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How do you know what apps are worth your time and money? Just look to the review team at 148Apps. We sort through the chaos and find the apps you’re looking for. The ones we love become Editor’s Choice, standing out above the many good apps and games with something just a little bit more to offer. Take a look at what we’ve been up to this week, and find even more in our Reviews Archive.

GoatPunks

 
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GoatPunks is kind of a hard game to wrap your mind around, but let’s try anyway. Players control a goat (naturally) competing for domination on a mountain full of other player-controlled goats. They can earn a few points by knocking opponents off of their perch or collecting rabbits that pop up and grant various abilities. But the real jackpot comes from making it to the top and staying there until the end. However, heavy are the horns that wear the crown, and although top players can try to defend their position by raining thunder and fire on their foes below, get usurped and they’ll tumble all the way back to the bottom where they started. With all of that nonsense, GoatPunks has the potential to be a silly fun multiplayer party game, but the execution is lacking – or maybe it’s just on the wrong platform. The game encourages the quick tactical thinking and local good-natured trash talk of something like Super Smash Bros. but dragging around the goat from block to block feels sluggish and indirect, while silent online matches against strangers are alien and lifeless since it’s hard to tell if anyone even knows what’s going on. Reaching the top of the mountain only to get bumped off at the last minute should be this huge, dramatic reversal, but instead it just becomes an endless series of anticlimaxes set to music that sounds suspiciously “borrowed.” –Jordan Minor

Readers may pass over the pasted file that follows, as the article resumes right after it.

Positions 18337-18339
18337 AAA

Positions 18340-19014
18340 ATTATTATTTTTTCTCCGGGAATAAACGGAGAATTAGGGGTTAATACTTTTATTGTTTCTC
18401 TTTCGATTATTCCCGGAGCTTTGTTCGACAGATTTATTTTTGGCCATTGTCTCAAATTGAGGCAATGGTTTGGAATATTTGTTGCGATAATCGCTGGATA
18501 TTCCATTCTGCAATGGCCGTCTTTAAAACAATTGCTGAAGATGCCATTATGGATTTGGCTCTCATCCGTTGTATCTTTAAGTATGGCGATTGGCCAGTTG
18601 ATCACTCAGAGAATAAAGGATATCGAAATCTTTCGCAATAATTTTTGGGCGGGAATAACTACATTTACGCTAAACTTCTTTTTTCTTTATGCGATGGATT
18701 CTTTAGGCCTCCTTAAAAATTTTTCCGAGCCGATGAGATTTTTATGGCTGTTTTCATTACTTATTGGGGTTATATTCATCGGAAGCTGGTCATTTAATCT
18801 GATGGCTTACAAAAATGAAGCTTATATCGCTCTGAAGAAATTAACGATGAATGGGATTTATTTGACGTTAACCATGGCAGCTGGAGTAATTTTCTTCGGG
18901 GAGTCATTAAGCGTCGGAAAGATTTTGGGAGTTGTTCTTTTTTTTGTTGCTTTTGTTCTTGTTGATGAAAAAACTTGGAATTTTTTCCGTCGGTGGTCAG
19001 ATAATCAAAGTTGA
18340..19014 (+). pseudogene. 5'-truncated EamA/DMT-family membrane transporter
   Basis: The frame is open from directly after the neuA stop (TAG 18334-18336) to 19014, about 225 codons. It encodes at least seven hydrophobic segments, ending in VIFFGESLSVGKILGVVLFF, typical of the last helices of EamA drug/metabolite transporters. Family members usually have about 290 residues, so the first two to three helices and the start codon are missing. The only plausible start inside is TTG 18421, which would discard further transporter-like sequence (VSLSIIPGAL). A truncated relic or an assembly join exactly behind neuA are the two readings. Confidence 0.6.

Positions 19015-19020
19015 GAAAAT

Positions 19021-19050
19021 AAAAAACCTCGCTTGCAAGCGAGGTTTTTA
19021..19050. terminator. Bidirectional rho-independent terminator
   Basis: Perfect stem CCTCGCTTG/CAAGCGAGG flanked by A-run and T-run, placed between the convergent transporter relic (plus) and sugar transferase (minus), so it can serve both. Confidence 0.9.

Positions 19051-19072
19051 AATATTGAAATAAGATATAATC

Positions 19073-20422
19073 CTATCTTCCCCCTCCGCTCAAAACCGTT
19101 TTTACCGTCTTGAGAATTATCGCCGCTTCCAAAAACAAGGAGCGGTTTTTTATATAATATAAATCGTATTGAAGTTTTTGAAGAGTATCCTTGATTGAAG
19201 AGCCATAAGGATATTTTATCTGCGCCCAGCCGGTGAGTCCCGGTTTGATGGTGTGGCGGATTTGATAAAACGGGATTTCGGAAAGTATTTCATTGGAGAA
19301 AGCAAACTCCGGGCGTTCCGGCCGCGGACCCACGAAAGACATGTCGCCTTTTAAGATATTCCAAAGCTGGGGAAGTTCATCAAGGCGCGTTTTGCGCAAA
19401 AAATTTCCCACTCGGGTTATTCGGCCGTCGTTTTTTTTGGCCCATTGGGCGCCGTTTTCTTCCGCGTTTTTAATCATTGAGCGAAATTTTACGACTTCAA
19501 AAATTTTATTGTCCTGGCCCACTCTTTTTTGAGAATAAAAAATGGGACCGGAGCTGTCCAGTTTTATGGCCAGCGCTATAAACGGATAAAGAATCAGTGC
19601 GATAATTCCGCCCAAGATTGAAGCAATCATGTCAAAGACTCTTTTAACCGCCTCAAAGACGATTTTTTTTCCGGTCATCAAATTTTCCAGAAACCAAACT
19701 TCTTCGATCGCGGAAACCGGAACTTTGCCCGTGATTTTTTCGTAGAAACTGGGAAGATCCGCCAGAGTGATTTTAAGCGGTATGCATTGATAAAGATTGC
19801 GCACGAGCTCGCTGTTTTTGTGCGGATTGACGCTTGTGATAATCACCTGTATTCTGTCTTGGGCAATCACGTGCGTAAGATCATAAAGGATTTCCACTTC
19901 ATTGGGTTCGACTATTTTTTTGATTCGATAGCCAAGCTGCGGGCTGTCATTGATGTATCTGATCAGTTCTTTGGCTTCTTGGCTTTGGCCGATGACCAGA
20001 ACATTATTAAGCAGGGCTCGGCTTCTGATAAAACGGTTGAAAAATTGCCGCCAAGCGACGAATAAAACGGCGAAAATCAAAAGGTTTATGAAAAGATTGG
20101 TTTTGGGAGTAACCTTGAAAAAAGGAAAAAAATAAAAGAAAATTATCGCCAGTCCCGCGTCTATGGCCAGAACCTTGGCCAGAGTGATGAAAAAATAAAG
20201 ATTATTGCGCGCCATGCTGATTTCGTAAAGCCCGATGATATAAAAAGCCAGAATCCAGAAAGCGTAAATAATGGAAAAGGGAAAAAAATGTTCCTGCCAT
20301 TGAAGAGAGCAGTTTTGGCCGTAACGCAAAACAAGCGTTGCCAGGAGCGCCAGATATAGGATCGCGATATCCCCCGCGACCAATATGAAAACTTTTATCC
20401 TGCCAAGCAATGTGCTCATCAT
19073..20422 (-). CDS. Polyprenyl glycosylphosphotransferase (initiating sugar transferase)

XCOM: Enemy Within

 
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Enemy Unknown was (and still is) a fantastic reimagining of one of the greatest PC strategy games of all time. But Enemy Within is better. This new iteration isn’t a sequel, but rather a kind of rerelease with extra content. However, it’s not simply a few new maps and some new hair styles. Enemy Within boasts a lot more additions than just maps – although it does have those, too. There’s a new human faction to fight against that goes by the name of Exalt, and they exist purely to muck-up your operation. In order to deal with them, you’ll need to send one of your agents to infiltrate several of their numerous cells – then send an extraction squad in after them to collect vital information. Once you’ve completed enough of these missions, you should be able to narrow down the location of the radical faction’s HQ and can shut them down for good. But be warned: Exalt has access to many the same goodies that your own soldiers do, which means you’ll need to change up your tactics. –Rob Rich

Candy Crush Soda Saga